It’s the last Wednesday in August, and it’s time for Spain’s annual La Tomatina festival — a “fight” that uses tomatoes as ammunition, with largely tourists making up most of the fighters.

The festival, now in its 71st year, got underway at 11 a.m. local time (5 a.m. EDT) in the city of Buñol in Valencia province, near Spain’s eastern coast. Over 330,000 pounds of tomatoes were transported to the town in preparation for the festival, and all 20,000 tickets were sold out.

The organizers are streaming the hour-long event live, and it can be viewed here.

Rules for participation, if you already have a ticket, are few and simple. No hard objects should be thrown, in order to avoid injuries to others. As such, things like backpacks, cameras and such are not allowed. Participants are advised to also squash the tomatoes before throwing them. And the organizers ask you to not tear and throw your own clothes, or those of others. Wearing goggles is a good idea.

The festival traces its history to an actual fight in August 1945 that, as a matter of chance, involved people pelting each other with vegetable and fruits, including tomatoes. Over the years, the festival became more organized, was temporarily banned (participants once held a “funeral” for a tomato instead), and in 2002, included in Spain’s official tourism circuit.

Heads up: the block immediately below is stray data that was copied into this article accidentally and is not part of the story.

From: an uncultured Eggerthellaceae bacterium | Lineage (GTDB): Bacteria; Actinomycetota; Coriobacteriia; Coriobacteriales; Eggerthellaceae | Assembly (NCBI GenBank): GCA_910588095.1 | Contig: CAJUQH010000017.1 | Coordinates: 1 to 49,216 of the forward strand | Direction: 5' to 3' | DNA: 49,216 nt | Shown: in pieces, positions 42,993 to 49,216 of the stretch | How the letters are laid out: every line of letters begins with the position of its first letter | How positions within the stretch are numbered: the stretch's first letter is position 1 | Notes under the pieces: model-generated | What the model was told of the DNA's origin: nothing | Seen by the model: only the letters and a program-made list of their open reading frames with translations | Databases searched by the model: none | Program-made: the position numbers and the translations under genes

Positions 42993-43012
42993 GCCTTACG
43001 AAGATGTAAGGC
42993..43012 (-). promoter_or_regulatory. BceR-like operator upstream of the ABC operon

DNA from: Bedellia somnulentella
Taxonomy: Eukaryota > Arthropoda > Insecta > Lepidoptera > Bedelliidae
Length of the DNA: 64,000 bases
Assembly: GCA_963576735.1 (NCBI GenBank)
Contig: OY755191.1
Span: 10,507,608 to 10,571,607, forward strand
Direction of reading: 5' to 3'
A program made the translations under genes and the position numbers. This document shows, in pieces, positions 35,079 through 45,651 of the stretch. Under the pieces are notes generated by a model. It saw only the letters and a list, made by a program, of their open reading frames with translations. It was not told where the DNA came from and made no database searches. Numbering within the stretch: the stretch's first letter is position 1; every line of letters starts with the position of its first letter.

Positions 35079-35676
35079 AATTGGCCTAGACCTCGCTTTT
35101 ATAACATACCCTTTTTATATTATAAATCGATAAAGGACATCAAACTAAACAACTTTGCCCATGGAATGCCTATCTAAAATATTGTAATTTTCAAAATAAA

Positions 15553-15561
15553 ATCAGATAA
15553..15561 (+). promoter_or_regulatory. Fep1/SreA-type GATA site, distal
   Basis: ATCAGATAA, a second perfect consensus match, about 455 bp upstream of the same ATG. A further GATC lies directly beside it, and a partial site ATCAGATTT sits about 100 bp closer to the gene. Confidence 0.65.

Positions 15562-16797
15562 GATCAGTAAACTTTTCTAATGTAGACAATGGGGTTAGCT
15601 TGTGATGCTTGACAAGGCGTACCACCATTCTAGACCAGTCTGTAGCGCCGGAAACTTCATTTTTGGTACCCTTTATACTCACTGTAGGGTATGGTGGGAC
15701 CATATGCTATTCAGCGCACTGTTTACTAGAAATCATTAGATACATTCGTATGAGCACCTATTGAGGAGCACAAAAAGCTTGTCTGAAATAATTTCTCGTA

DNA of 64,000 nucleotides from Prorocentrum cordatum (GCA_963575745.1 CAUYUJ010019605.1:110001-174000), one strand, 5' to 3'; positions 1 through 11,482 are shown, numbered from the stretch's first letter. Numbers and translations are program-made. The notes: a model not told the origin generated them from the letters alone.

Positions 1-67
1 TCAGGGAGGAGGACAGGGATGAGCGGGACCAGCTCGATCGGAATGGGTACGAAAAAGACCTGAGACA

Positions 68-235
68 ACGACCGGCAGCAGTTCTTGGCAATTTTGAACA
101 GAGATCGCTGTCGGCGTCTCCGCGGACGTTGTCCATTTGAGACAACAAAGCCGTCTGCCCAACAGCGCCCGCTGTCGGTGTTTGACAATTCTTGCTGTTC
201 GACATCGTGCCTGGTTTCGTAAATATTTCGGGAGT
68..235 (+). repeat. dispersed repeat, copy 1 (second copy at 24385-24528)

The number of participants in the festival, held in a narrow street in Buñol, has been as high as 50,000, compared with the town’s population of less than 10,000. However, for safety reasons and to better manage the festivities, only 20,000 people are allowed to join in the fight since 2013.

Shopkeepers along the festival street cover their shop-fronts with sheets of plastic to keep out the mess. After the fighting is over, large hoses wash down both the participants and the street. This year, security around the event is tight too, given the recent terror attacks to have struck Europe.